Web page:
There’s a hefty price to pay when a company doesn’t trust its employees, and employees don’t trust their company. Stephen M.R. Covey, son of the 7 Habits author, argues that if you don’t have a high-trust organization, you’re actually paying taxes on everybody’s suspicions.
There are few things as uncomfortable as dealing with difficult workers. Yet dealing with them successfully is a key to business success.
Business Management Daily is known for our sound, field-tested advice on favoritism in the workplace and other challenging office personalities and situations.
We’ve all been put in situations where opinionated people force us to talk about something that we don’t care to discuss. What do you say in these awkward, challenging moments that allows you to speak your truth, yet leave another’s respect intact? Try out the following techniques:
Soon after Gary Lizalek was hired at a Wisconsin medical firm, he informed the company that he believed, as a matter of religious faith, that he was three separate beings. The company fired all three Lizaleks. He sued, saying the company failed to accommodate his religious beliefs.
As many companies cut back on expenses and, in some instances, cut staff, how do you maintain your edge and ask for what your department needs without immediately seeing your request denied? Tell a tale, become a storyteller and see your words make an impact.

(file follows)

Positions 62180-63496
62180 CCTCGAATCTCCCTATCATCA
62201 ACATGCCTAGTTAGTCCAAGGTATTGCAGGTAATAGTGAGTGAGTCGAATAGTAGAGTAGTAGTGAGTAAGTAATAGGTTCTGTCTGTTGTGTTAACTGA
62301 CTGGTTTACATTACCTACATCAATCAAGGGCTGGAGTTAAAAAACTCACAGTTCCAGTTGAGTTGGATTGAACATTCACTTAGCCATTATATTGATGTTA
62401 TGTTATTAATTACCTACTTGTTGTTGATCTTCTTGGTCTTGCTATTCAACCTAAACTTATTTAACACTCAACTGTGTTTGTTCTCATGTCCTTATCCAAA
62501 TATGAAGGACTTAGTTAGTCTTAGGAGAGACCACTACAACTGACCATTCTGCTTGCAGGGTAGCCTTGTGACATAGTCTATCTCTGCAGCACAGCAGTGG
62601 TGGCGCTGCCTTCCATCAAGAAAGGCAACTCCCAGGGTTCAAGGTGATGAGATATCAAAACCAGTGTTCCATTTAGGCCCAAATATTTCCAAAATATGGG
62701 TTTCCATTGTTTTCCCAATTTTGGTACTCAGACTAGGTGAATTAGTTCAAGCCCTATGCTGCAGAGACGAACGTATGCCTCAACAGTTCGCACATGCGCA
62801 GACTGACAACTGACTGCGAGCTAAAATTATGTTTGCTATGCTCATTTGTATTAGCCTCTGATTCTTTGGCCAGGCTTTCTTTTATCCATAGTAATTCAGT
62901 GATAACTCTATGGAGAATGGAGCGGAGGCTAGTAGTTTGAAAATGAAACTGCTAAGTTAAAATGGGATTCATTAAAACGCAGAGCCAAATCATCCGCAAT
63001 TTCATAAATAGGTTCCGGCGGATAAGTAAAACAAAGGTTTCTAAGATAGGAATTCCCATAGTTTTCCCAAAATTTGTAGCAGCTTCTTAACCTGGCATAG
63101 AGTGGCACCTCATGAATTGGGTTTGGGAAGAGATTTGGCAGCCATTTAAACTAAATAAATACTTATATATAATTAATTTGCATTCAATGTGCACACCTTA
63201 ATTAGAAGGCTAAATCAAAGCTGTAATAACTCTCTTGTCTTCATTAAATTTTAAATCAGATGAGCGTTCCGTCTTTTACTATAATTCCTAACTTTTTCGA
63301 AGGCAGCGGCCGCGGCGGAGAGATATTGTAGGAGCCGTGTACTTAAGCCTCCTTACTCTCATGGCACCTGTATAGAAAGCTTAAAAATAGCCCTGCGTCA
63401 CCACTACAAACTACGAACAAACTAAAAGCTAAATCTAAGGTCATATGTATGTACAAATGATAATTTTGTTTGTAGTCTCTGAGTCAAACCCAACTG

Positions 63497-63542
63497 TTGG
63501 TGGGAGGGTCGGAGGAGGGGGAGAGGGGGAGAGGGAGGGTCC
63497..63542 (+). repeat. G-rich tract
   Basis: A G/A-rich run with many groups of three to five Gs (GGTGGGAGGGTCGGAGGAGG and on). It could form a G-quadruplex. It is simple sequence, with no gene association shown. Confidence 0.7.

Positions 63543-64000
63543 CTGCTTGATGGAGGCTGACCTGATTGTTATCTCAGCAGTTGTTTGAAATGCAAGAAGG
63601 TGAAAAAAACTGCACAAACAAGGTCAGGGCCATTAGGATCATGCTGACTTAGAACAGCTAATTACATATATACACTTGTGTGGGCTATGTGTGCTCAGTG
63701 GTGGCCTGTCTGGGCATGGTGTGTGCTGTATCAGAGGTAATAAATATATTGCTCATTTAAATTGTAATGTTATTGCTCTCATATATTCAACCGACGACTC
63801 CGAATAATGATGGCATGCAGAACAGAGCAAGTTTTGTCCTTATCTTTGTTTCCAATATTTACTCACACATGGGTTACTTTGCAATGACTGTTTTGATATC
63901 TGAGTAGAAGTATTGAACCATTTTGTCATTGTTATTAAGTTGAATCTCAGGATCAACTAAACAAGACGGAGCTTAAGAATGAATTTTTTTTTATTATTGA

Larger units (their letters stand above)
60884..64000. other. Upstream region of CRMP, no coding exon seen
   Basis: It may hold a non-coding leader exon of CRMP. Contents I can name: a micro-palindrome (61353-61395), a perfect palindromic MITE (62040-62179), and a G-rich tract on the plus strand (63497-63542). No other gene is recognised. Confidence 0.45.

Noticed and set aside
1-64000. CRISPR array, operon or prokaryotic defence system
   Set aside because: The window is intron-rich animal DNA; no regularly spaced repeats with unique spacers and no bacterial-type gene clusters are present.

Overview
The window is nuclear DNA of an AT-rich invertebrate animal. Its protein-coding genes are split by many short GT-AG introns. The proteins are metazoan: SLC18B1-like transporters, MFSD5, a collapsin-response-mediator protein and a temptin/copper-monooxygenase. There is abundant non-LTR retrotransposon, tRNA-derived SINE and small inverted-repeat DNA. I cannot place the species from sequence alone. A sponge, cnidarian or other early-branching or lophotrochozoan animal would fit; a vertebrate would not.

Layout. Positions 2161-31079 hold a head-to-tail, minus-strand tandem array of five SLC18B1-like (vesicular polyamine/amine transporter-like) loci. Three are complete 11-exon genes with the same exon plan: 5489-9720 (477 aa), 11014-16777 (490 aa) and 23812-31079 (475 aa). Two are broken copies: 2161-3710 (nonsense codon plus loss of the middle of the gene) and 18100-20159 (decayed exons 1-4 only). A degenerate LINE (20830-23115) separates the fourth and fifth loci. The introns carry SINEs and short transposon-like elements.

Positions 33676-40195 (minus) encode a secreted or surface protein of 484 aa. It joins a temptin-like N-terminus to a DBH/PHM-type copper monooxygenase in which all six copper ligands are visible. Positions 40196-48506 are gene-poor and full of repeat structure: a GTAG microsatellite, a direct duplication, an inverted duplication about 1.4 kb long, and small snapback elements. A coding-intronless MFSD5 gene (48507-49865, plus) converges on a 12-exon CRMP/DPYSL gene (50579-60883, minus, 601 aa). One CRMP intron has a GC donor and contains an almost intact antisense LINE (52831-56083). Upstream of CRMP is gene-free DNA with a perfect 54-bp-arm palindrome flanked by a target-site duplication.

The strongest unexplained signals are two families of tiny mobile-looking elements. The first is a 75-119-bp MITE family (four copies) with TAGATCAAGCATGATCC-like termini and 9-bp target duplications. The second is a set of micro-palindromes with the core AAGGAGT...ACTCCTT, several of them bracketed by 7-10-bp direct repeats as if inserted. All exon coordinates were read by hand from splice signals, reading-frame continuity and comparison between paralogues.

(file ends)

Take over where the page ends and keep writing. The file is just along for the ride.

How can you be assured of enough face time with your boss to ask questions, convey critical information and dazzle her with your smarts—without coming across as a time drain? The key, advises author and workplace columnist Anita Bruzzese, is to be aware of what your boss wants and when and how she wants it.
You've scrupulously avoided office gossip, but that isn't protecting you from being the subject of this week's chitchat. Wanting to jump quickly to your own defense is a normal reaction, but it might exacerbate the situation. Follow these steps to salvage your reputation and stop the gossip.
Question: I can’t seem to get promoted, even though I am well-qualified. My performance evaluations are excellent, and I have received numerous awards. The company posts promotional opportunities so that anyone can apply, but the “winning” applicant always seems to have been selected in advance. Obviously, politics plays a great part in these selections, and I am not a political person. I do interact with people, but I just don’t do it with an agenda in mind. How can I get ahead? — No Way Out
It's almost performance review time, and you want to bring up issues with your boss about co-workers but not sound like a griper? Liz Ryan, a workplace expert, gives her advice on how to speak up during a review:
Fear can paralyze even the most successful people. To make it through the recession, though, businesses need people who can be fearless. Gayle Lantz, author of Take the Bull by the Horns, says that to move back into “thrive” mode, “You’ve got to figure out how to aggressively move forward.”
Turning your back on difficult employees isn't just a management mistake, it can also create legal trouble. That's why, when confronted with employees who don't do what's asked, it's best to devise a strategy for making the best of a potentially explosive situation. Although it may be hard to transform a difficult employee into a warm, friendly ally, you can take the following steps to make it easier for the employee to comply.